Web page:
Eleven facts about me:

1. I was born five weeks early and a breech birth (came out butt-first).

2. My smallest toe on both feet isn't on the end (it's second from the end) and the year the "toe sock" craze happened was not a good one for me.

3. I'm irrationally afraid of the eyes on potatoes (when they sprout).

4. Despite lifelong gross motor coordination issues, I have never broken a bone in my entire body.

5. My father is a retired Latin teacher, and by the age of three, I'm fairly certain I knew as many (if not more) Latin words as I did English.

6. Learning how to cook helped me overcome a tremendous number of my eating-related issues, and cooking has become my first-ever true "special interest."

7. I've typically preferred neurotypical guys over guys on the autism spectrum, but after having dating experiences with both, I can safely say that all men are ridiculous and incomprehensible, regardless of neurological makeup.

8. I have more friends now than I did in the first eighteen years of my life put together.

9. When it comes to helping myself, I often struggle and can't make a clear plan, but when it comes to helping others, I can immediately see what needs to be done and have a far easier time with that.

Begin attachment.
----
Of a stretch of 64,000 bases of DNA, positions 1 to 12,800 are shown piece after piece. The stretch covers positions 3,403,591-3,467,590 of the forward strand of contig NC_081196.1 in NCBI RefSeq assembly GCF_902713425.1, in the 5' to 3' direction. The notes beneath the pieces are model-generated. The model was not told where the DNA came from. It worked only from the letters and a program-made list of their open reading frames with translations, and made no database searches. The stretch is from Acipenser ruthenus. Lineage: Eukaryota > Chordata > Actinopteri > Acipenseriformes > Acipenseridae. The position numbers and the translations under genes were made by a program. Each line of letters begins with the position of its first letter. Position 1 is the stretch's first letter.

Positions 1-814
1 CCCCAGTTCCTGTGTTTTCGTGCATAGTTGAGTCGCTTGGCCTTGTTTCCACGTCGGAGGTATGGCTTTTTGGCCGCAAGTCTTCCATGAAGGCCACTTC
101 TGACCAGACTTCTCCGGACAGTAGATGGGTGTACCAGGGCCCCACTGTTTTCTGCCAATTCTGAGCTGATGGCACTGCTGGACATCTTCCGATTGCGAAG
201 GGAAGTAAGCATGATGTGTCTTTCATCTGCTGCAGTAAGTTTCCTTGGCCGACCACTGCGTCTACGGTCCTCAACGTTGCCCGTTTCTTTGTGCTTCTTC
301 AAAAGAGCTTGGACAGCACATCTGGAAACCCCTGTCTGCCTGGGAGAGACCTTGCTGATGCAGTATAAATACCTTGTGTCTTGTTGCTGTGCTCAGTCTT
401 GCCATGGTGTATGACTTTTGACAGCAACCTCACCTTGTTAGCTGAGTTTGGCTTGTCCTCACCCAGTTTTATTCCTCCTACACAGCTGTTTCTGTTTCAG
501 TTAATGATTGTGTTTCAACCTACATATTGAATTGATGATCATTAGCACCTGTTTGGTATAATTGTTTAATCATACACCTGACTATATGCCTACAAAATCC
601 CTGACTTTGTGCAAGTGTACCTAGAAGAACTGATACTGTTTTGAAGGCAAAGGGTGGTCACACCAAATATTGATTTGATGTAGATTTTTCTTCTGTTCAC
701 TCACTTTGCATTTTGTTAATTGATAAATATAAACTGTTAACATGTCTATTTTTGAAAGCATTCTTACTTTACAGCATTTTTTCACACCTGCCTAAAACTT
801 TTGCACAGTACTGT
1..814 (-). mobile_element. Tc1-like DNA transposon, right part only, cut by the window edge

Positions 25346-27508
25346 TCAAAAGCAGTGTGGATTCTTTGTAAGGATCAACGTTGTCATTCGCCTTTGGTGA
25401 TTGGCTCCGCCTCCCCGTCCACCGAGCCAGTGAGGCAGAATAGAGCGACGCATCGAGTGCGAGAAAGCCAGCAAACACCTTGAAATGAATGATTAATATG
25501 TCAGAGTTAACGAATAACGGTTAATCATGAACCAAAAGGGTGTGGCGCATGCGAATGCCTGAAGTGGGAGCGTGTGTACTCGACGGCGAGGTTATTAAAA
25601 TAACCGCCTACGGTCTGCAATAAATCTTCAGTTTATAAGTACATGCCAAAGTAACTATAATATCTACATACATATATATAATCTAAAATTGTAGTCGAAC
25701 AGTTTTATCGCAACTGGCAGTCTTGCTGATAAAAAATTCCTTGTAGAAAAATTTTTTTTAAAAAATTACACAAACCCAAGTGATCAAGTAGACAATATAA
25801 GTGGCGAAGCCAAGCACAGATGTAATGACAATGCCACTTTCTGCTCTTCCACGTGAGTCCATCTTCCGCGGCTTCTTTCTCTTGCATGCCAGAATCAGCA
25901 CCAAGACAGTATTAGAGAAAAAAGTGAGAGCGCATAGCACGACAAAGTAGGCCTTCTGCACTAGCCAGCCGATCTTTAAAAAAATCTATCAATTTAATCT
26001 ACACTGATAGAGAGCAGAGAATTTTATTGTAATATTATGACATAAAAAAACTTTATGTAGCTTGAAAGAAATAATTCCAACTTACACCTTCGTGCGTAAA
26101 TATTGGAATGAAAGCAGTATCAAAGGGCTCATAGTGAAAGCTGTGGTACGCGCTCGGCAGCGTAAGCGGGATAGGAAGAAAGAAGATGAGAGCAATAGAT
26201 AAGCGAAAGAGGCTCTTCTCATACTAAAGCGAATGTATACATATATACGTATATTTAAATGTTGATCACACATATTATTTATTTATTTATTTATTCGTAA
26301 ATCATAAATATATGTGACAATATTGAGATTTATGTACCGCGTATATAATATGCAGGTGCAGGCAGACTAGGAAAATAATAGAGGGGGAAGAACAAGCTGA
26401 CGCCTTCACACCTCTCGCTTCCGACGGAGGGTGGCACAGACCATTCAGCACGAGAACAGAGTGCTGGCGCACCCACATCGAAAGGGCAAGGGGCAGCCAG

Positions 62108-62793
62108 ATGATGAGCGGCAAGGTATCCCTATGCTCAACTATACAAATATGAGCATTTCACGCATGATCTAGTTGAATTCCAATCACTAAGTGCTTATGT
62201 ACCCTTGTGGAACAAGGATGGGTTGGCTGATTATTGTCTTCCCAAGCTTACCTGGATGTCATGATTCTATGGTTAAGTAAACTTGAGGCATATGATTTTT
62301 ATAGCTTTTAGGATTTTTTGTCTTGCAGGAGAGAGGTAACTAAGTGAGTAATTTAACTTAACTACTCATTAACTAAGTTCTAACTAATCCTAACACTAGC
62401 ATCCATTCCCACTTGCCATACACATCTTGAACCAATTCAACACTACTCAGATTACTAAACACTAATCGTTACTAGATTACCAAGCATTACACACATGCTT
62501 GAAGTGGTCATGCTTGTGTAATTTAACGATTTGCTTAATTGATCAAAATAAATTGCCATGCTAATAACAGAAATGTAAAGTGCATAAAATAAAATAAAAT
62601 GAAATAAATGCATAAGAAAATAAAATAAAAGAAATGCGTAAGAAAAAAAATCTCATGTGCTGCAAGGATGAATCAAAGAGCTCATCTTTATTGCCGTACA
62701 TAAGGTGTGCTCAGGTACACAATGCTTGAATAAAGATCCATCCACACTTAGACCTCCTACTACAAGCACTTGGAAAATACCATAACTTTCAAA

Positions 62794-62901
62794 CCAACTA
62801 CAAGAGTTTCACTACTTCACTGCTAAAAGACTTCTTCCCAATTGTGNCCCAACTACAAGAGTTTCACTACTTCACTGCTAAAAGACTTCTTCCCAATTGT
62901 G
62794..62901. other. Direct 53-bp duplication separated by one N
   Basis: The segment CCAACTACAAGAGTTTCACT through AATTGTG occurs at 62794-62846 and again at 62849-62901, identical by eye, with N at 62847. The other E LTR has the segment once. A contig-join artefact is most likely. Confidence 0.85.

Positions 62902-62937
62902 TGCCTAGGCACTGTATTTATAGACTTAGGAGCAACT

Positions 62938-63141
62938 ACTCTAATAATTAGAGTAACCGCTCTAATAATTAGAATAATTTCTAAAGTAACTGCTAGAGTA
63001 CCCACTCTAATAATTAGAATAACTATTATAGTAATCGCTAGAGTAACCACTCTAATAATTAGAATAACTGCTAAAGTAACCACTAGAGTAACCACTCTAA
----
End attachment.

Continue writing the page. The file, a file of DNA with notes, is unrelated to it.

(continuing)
10. I do not have any tattoos or piercings (not even my ears).

11. I didn't get my driver's license until I was 24, and though I was frustrated at not having it earlier, I'm now very glad that I got it when I did.

Well, that's it! Thanks very much for reading, and please stay tuned for several more exciting upcoming posts about all my latest happenings and adventures. Keep your peepers peeled!

Thursday, December 26, 2013

Post-Christmas Reflections

The last embers of the holiday are still dying down, and I have gathered in their glow to collect my thoughts on the day's events.